Tag Archives: eggplant

Roasted Ratatouille

no skillets were harmed in the making of this dish

I usually sauté a ratatouille in stages in a large skillet, adding the tomatoes at the end to bring it all together. Today, I’m going to roast it all in one big dish, even the bacon, still adding some crushed tomatoes at the end. I just wish a had more than a few garlic cloves to throw in, but those few will have to do. I’m going to try to keep all the vegetables cut to the same size, not too small, and use enough olive oil, keeping in mind that the bacon is going to add its own fat. I’m using a smoked, thick-sliced bacon from a local butcher, maybe just 2-3 slices, so it’s not overwhelming. My poor husband will be eating a ribeye and some roasted zucchini, because he has silly opinions of eggplant and mushrooms.

It’s a cold, winter day, so having the oven on is a bonus, one that I would prefer to standing at the stove on a Saturday. I used two old standby Pyrex dishes, the 3 and 4 quart oblong sizes, to fit in all the ingredients, sprinkling the bacon over the tops to brown up and drizzle their bacony goodness all over. The glass baking dishes were a real mess, but I’m giving the dishwasher a chance to redeem them.

Roasted Ratatouille

  • Servings: depends on if you share
  • Difficulty: easy
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Preheat oven to 400°

1 medium-large eggplant

10 oz Baby Bella mushrooms

1 large onion

1 large red bell pepper

I medium-large zucchini

3-5 unpeeled cloves of garlic

3 slices thick bacon

6 oz crushed tomatoes

1/4 cup chopped parsley

1/2 teaspoon dried marjoram

lots of olive oil

salt & pepper

Parmigiano Reggiano cheese

  1. Clean then cut all the vegetables in a large dice; I quartered the mushrooms and cut the zucchini in angled chunks. Toss each separately in olive oil to coat and place in glass baking dish. I kept each vegetable in a separate row in case any were done sooner than the others and needed to be removed—none did. I had too many to all go in one dish. The eggplant went in a dish of its own, topped with the unpeeled garlic cloves.
  2. Salt and pepper all the vegetables, then sprinkle diced bacon over the top. This allows you to see when the bacon is browned and to remove it, if needed.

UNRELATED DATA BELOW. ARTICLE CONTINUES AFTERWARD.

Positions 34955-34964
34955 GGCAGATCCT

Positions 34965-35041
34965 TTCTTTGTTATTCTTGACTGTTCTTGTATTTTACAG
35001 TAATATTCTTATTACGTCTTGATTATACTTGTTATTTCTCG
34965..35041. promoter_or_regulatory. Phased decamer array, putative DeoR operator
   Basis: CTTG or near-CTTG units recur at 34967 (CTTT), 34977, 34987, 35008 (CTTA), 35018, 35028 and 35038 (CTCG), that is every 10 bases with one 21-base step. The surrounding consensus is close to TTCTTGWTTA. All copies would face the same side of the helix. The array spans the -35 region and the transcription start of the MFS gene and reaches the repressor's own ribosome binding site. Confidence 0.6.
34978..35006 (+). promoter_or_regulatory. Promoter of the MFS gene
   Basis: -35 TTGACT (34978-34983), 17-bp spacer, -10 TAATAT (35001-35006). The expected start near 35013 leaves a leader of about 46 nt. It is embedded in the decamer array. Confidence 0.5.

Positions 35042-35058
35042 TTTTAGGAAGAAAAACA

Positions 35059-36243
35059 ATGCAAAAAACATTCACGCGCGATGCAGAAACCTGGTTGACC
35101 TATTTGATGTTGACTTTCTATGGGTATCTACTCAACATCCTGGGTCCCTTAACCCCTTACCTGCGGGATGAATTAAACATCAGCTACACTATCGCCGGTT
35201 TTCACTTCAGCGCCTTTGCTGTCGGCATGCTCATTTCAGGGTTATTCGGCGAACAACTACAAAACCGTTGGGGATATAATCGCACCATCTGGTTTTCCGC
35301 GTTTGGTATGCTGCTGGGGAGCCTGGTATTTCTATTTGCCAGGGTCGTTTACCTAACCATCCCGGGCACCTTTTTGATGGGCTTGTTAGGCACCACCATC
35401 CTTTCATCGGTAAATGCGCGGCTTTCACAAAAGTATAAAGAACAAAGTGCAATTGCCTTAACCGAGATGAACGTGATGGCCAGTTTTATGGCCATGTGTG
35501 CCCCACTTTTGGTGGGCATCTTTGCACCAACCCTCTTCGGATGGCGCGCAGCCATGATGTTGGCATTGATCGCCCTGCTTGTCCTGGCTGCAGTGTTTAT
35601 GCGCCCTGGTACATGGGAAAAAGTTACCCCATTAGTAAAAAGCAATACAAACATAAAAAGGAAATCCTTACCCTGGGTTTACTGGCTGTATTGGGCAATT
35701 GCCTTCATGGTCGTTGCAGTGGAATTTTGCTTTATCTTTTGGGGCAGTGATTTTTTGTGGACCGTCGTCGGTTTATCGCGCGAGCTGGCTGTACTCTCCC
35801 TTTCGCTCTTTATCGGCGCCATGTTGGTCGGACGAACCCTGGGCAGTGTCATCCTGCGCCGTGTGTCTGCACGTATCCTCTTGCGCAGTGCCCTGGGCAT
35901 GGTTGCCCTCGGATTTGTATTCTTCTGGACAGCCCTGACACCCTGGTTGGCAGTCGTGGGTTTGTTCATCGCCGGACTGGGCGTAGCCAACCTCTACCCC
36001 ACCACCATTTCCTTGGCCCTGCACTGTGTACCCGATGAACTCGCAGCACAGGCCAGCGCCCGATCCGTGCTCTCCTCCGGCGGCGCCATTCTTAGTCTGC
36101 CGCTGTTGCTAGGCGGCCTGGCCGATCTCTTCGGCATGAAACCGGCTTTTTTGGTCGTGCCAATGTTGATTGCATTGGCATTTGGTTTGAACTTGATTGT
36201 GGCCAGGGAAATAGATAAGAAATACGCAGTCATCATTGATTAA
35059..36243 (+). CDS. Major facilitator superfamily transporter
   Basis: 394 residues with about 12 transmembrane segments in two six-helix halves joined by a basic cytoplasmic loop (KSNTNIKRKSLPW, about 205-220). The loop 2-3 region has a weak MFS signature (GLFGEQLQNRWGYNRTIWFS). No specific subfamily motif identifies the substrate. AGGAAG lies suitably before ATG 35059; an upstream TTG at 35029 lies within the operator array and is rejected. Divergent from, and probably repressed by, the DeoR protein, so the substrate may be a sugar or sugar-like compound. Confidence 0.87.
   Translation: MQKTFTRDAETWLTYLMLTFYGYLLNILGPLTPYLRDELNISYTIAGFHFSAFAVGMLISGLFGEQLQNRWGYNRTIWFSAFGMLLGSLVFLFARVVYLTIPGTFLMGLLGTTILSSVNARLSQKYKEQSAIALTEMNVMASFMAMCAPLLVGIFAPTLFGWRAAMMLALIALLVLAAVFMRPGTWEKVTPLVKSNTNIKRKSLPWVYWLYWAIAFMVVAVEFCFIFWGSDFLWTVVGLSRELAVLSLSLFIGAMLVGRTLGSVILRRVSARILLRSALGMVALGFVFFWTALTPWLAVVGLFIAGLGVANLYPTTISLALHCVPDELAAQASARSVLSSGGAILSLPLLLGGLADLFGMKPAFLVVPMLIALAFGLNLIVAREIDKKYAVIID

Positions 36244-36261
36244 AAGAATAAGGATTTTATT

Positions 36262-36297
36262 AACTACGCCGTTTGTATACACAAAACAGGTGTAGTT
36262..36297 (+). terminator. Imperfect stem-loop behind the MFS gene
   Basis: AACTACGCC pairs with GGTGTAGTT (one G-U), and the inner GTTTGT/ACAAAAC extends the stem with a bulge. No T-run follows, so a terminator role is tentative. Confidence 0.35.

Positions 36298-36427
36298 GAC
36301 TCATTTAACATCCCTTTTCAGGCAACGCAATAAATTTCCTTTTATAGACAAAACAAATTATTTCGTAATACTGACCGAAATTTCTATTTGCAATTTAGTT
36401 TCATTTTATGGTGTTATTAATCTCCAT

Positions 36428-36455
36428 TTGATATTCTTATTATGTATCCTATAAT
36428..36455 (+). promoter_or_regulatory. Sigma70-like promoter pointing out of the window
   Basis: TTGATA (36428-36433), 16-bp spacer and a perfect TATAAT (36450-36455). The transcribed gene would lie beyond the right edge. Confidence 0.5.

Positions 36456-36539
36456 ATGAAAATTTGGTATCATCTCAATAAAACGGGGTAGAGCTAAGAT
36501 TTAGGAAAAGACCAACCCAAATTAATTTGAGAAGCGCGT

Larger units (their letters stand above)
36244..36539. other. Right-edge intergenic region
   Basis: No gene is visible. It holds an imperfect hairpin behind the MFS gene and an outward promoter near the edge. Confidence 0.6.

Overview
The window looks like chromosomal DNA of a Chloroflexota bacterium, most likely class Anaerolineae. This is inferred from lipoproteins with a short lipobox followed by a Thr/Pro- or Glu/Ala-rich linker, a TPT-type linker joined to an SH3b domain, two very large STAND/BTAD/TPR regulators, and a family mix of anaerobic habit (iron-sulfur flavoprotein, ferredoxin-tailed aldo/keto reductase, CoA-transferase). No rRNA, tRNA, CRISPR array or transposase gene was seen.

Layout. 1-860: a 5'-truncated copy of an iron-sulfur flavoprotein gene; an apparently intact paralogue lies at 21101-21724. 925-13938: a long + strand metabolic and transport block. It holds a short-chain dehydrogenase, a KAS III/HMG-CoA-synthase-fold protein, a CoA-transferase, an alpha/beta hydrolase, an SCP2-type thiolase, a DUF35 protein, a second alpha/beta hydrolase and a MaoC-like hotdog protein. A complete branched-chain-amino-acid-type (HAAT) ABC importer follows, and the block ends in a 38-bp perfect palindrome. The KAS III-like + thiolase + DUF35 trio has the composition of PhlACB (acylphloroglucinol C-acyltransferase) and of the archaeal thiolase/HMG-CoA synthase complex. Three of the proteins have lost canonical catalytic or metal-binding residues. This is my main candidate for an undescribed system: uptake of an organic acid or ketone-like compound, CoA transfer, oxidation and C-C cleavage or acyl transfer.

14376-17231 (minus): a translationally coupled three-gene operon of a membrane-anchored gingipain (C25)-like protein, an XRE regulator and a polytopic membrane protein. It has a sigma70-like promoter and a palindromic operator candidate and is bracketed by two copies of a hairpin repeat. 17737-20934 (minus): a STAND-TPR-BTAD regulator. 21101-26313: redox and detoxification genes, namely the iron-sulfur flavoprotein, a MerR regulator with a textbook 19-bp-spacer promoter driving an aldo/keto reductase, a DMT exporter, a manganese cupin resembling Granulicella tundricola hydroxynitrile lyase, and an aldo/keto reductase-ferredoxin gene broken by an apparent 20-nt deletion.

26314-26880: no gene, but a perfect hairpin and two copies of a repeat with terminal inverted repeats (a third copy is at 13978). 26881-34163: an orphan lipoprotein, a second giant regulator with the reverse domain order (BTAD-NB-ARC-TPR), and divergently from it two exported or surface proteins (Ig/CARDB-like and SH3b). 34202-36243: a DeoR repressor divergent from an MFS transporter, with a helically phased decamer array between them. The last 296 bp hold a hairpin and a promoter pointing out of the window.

3. Roast at 400° for 45 mins. Remove from oven, but keep the oven on. Combine all the roasted vegetables in one dish.
  4. Press roasted garlic out of cloves and mix with tomatoes and herbs. Toss vegetables with the tomato mixture, mounding it in the center of the dish.
  5. Return to oven for about 5 minutes or until hot and a little bubbly.
  6. Serve with lots of grated Parmigiano Reggiano cheese. I prefer this to mixing in the cheese, because it reheats better. Then you can always add the cheese in whatever way you are eating the ratatouille—with polenta or scrambled eggs, for example.

Ratatouille

My husband is eating out all week with job candidates, so I’m taking the opportunity to eat eggplant.

The first ratatouille, or more specifically “Ratatouille Provençale,” I ever made was from my Joy of Cooking (1967, p. 278). When I was young, I didn’t know anything about eggplant, and was surprised to see so many recipes for it in this book. The only eggplant recipes I had seen on TV were the breaded and fried sliced variety, usually smothered in tomato sauce and mozzarella cheese. That did not look appetizing to me, but more like the cooks were trying to cover up something that was either tasteless or bad-tasting. When I finally decided to try this casserole, I did feel like the flavors were exotic and rich, even spicy.

I have since learned that recipes vary, and while tonight’s is very close to that first one, I’m adding some mushrooms and bacon, but skipping the zucchini, and the peppers and onions were roasted on the grill last night, which should add a nice twist to the dish. Next time, I’ll try grilling all the ingredients and then doing a quick combine and simmer at the end. Parmesan cheese and olive oil will round out the flavors, but I will miss the parsley I lost in my recent freezer disaster. Some dried marjoram will fill in for the herb.

Ratatouille

  • Servings: 4 as main dish; 8 as a side
  • Difficulty: easy
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Basically a stew, but all the ingredients should be cooked until just done and not mushy. I cook each ingredient separately, and then combine at a simmer for just about 5 minutes, to keep the flavors distinctive. I would not use the 45 minute simmer mentioned in the recipe pictured above.

1 cup shiitake mushrooms, sliced